Where Europe Begins presents a collection of startling new stories by Japanese writer Yoko Tawada. Moving through landscapes of fairy tales, family history, strange words and letters, dreams, and every-day reality, Tawada’s work blurs divisions between fact and fiction, prose and poetry. Often set in physical spaces as disparate as Japan, Siberia, Russia, and Germany, these tales describe a fragmented world where even a city or the human body can become a sort of text. Suddenly, the reader becomes as much a foreigner as the author and the figures that fill this book: the ghost of a burned woman, a woman traveling on the Trans-Siberian railroad, a mechanical doll, a tongue, a monk who leaps into his own reflection. Tawada playfully makes the experience of estrangement—of a being in-between—both sensual and bewildering, and as a result practically invents a new way of seeing things while telling a fine story.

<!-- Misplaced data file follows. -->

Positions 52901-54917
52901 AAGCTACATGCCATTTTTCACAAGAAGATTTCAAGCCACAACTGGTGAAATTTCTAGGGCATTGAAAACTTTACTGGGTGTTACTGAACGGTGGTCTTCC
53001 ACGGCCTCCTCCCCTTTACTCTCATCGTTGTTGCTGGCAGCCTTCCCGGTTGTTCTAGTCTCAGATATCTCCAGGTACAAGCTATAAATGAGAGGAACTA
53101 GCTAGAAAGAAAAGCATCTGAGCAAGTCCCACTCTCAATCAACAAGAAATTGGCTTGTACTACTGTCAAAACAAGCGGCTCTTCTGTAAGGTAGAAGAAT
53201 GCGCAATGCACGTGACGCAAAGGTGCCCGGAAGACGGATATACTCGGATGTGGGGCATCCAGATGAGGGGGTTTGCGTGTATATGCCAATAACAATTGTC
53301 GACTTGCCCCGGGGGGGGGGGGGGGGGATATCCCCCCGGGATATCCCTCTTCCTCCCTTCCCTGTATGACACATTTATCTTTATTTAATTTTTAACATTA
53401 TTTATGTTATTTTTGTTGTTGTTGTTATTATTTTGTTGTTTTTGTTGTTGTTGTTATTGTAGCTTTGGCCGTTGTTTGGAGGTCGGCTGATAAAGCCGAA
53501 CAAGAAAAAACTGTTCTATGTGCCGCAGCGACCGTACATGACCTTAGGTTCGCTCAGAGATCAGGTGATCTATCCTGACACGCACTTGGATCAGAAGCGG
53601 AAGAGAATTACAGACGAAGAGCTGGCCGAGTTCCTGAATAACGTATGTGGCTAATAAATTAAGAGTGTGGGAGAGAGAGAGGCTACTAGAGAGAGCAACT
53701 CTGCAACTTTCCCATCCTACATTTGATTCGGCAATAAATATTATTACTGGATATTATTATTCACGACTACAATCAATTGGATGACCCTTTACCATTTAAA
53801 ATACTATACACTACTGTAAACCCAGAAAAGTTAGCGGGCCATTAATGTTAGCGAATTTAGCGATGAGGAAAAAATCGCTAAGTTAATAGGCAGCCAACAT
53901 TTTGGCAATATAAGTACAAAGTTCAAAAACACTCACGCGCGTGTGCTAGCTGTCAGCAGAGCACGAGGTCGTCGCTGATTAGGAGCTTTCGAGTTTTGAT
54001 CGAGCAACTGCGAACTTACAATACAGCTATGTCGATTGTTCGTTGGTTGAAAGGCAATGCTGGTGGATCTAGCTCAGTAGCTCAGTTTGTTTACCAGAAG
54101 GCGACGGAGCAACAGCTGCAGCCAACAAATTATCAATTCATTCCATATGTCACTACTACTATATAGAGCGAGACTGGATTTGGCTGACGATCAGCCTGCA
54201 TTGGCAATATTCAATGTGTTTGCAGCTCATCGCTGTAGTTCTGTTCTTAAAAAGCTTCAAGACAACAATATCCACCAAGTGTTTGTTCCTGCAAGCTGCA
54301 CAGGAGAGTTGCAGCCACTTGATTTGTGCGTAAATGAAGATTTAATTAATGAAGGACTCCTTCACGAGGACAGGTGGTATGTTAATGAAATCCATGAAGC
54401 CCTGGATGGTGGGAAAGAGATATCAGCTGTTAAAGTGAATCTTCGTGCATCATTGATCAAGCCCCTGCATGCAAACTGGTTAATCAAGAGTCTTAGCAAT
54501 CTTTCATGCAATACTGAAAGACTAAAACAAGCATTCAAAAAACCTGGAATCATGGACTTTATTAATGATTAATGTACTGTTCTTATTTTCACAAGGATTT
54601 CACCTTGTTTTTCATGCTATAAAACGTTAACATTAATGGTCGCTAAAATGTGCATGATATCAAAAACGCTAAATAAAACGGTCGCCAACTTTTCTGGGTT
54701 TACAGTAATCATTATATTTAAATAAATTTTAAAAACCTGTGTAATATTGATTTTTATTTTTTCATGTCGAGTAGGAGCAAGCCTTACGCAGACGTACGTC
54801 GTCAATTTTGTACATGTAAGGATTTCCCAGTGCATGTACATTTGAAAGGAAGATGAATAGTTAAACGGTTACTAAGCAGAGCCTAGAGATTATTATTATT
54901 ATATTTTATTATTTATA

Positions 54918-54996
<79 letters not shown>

Links: http://www.nytimes.com, http://search.japantimes.co.jp